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Jeff Armstrong, Fargo, Published September 27 2013

Letter: Alarm system, not surveillance key to preventing more crimes

As the recent victim of a failed robbery attempt and aggravated assault at work, I urge caution in the rush to expand video surveillance in the workplace, and call instead for a citywide silent alarm system linked directly to the police for all businesses open in evening hours.

Video surveillance serves only as a minor deterrent to robbery and by its nature does nothing to interrupt crimes in progress. Its only real value is to help identify perpetrators after the fact, a purpose easily frustrated by the assailant wearing a mask, as occurred in my experience.

Implementation of a citywide alert system, on the other hand, would send an unmistakable message to would-be thieves that it is just a question of when, not if, the police will arrive.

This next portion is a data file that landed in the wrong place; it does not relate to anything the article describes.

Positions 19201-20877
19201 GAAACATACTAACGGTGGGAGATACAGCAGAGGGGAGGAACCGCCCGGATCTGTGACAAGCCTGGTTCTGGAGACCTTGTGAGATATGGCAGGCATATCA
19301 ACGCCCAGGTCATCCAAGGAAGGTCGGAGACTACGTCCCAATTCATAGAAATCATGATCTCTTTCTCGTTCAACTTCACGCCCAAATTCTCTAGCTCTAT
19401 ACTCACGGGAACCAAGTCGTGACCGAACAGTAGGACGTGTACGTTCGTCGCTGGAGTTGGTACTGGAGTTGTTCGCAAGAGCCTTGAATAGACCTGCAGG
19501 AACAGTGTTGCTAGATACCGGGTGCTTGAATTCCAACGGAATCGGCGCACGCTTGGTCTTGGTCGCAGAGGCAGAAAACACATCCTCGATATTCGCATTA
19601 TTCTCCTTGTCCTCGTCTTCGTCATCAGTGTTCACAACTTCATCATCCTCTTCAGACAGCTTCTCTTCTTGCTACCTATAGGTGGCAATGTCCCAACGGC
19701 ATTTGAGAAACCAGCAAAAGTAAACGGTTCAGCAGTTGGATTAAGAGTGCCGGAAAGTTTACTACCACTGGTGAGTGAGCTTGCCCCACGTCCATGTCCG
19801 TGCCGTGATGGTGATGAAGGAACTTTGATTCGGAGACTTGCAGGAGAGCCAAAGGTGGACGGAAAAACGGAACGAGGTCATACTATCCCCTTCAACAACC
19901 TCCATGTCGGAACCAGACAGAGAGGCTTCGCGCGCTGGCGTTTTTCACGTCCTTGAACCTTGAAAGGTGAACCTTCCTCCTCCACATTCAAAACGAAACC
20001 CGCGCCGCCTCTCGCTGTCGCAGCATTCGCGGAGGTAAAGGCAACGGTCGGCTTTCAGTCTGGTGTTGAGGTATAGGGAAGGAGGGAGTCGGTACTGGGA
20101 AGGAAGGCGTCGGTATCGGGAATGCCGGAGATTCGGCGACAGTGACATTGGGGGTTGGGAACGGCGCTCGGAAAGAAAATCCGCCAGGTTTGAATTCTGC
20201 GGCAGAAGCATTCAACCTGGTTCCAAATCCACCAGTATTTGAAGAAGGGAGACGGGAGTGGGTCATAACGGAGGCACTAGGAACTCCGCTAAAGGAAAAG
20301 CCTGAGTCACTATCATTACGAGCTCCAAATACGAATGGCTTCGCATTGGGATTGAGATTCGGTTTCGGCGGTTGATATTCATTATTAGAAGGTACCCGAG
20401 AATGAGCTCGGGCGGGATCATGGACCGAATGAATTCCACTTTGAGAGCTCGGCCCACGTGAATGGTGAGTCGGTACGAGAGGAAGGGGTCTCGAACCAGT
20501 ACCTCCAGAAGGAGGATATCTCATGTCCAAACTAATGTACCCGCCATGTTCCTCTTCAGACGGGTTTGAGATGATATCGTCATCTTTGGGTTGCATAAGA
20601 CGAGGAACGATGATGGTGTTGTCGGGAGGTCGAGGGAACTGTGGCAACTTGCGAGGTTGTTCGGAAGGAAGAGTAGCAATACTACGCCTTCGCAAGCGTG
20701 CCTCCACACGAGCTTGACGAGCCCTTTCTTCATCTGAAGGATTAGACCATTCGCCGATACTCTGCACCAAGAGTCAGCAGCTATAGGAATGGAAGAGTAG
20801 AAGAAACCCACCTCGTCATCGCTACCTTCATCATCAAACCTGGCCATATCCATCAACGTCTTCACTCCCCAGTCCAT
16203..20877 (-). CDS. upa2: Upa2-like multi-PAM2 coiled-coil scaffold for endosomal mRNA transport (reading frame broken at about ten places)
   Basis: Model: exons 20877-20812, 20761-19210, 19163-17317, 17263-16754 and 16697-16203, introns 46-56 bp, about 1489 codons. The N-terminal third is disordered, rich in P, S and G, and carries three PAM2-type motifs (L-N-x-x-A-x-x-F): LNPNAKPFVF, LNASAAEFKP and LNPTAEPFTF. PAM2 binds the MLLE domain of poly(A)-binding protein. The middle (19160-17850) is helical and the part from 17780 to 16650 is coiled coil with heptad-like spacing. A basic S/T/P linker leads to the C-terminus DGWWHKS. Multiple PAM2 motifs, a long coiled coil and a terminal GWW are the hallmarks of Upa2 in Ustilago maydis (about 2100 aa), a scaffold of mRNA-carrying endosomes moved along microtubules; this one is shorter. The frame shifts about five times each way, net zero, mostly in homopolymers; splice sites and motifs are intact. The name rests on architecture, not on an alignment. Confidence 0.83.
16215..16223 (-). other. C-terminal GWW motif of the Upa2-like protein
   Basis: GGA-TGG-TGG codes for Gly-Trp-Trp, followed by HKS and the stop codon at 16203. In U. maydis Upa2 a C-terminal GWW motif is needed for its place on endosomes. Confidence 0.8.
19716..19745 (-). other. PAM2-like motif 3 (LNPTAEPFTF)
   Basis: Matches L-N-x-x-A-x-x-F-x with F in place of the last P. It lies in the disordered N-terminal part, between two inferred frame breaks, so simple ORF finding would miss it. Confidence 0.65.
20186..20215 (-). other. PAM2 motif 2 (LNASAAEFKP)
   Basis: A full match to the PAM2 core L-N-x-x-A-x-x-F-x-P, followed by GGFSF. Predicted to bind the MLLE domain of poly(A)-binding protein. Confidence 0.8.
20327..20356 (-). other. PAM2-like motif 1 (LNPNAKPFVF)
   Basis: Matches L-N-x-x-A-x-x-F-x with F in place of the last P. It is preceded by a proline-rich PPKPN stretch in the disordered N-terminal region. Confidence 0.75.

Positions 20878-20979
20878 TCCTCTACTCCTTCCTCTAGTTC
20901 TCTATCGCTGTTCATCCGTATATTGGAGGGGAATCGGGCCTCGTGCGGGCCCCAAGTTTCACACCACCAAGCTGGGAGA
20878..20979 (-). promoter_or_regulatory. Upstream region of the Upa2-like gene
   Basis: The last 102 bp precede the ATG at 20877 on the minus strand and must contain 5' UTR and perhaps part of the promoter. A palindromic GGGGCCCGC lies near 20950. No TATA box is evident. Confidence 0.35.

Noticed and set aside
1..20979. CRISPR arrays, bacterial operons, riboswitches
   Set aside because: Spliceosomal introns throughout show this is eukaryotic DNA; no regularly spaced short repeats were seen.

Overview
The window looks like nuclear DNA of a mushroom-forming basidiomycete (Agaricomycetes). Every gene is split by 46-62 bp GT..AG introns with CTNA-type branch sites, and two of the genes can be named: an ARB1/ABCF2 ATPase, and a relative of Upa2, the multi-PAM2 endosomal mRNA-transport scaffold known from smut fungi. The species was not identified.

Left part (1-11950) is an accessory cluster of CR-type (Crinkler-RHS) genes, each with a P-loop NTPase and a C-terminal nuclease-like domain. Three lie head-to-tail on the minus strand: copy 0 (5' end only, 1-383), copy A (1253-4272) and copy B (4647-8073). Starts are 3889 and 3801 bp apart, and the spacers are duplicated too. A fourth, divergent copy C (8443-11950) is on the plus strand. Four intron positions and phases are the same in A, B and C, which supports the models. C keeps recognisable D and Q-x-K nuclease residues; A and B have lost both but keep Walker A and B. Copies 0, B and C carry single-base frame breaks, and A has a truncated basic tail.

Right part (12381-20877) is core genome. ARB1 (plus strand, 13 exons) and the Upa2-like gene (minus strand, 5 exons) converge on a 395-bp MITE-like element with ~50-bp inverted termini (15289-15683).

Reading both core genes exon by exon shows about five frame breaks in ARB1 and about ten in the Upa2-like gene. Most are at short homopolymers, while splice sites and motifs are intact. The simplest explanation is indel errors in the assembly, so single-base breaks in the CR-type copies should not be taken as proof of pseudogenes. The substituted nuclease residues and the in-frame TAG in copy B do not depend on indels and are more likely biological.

Additionally, it alone offers the chance of interrupting crimes in progress. In my experience, surveillance cameras played little, if any, part in the apprehension of a singularly inept and contemptible individual (who promptly confessed to the crime while bizarrely concocting a larger crime in which he attempted to implicate me).

While surveillance cameras do little to enhance the safety of individuals working alone at night, they do serve to undermine the morale of employees already aware that the federal government is monitoring or storing for potential future retrieval every email, phone call, text or Internet post that we have made in the past two decades or so.

We need to have a serious discussion about the meaning and implications of freedom in a society in which the physical and legal infrastructure now in place could be utilized for the creation of a totalitarian society beyond the dreams of Hitler or Stalin.

Corporations, which benefit more than most of us from the protections of the Constitution, should recognize the constitutional right to privacy of their employees, and if they do not, municipalities should take the lead in pushing for a more appropriate and effective technology to prevent crimes and protect the safety of at-risk workers.